We normally begin school right after breakfast, take a break for lunch, and finish our routine in the afternoon. The school time varies for each age group. Younger children will have around 2 hours a day of structured learning time, middle grades have 3-4 hours a day of structured learning time, and upper grades have 5-6 hours a day of structured learning time. Since we homeschool a vast age difference of children, each of my elementary/junior-high students has their own “skills-area” curriculum (math, reading, grammar etc.), but we often combine “content-areas” (history, science etc.).  Some days we take a morning off to play educational games. Some days we “double-up” on our work so we can take the entire next day off to enjoy the beautiful weather.

When you homeschool, you will begin to see everything around you as a learning opportunity, because homeschooling is a lifestyle, not just something you do for a few hours a day.

Blessings to you as you embark on the beautiful journey of homeschooling. As with anything, you will have bad days, good days, and GREAT days. The fruits of your labor will blossom and grow as you persevere, and with each year that passes. I believe in my heart that this is not a journey you will ever look back on with regret.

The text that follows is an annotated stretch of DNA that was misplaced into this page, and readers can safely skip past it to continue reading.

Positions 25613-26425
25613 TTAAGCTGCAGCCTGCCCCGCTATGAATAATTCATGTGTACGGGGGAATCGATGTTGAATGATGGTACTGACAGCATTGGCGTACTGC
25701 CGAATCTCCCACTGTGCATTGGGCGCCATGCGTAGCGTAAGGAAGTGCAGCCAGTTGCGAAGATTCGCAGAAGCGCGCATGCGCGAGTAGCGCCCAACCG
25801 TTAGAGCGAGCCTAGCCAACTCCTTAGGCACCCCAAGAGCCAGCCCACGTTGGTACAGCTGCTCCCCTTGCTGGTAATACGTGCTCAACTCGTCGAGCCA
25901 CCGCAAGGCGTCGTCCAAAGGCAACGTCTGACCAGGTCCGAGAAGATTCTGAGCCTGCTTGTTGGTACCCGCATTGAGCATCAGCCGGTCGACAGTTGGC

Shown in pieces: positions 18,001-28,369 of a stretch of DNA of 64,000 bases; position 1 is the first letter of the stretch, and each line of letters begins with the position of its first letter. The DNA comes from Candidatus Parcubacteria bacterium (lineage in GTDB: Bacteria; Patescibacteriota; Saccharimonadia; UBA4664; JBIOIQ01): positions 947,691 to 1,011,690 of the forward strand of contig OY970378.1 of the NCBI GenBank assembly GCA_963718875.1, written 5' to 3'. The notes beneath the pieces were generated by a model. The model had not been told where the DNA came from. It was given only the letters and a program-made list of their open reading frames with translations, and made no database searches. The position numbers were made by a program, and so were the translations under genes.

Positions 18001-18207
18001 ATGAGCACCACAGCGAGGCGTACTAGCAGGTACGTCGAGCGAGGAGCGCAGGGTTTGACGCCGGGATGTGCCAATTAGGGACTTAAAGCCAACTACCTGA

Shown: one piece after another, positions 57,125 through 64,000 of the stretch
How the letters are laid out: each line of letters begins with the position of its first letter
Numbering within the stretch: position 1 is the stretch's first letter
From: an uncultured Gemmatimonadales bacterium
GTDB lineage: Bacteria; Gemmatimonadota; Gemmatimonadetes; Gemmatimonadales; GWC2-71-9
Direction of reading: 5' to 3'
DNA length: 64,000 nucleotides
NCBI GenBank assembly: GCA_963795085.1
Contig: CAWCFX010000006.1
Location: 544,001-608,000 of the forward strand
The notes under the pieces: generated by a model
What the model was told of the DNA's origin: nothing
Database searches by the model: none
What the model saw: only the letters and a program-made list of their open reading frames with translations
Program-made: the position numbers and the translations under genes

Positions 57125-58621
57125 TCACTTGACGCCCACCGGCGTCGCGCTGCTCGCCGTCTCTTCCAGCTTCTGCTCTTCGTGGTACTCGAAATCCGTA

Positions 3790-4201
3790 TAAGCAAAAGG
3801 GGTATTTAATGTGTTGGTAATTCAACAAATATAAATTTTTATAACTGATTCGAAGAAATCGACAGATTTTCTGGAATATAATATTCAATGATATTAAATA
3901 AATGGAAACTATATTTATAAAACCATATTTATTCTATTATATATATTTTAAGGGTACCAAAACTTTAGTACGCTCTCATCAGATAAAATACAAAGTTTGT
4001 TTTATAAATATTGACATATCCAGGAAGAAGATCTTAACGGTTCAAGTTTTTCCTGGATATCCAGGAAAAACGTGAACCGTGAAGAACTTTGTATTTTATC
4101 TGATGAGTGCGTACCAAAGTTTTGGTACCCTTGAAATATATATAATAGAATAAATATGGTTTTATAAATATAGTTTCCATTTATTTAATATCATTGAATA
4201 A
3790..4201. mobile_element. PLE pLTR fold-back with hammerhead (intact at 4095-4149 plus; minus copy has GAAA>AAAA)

“Do not despise these small beginnings,

for the LORD rejoices to see the work begin…” (Zechariah 4:10 NLT)

 Shanda Sargent belongs to her beloved, Matt, and they currently live in the foothills of the Rockies with their four crazy-amazing kids. After leaving 20 years of professional ministry, their family recently moved across country and is “ruthlessly trusting” God in the midst of plan B.

Shanda has a BA in elementary education from Bethel College (Mishawaka, IN), and she blogs at The Upside Down Pastor’s Wife where she transparently shares her heart’s ramblings about life and grace.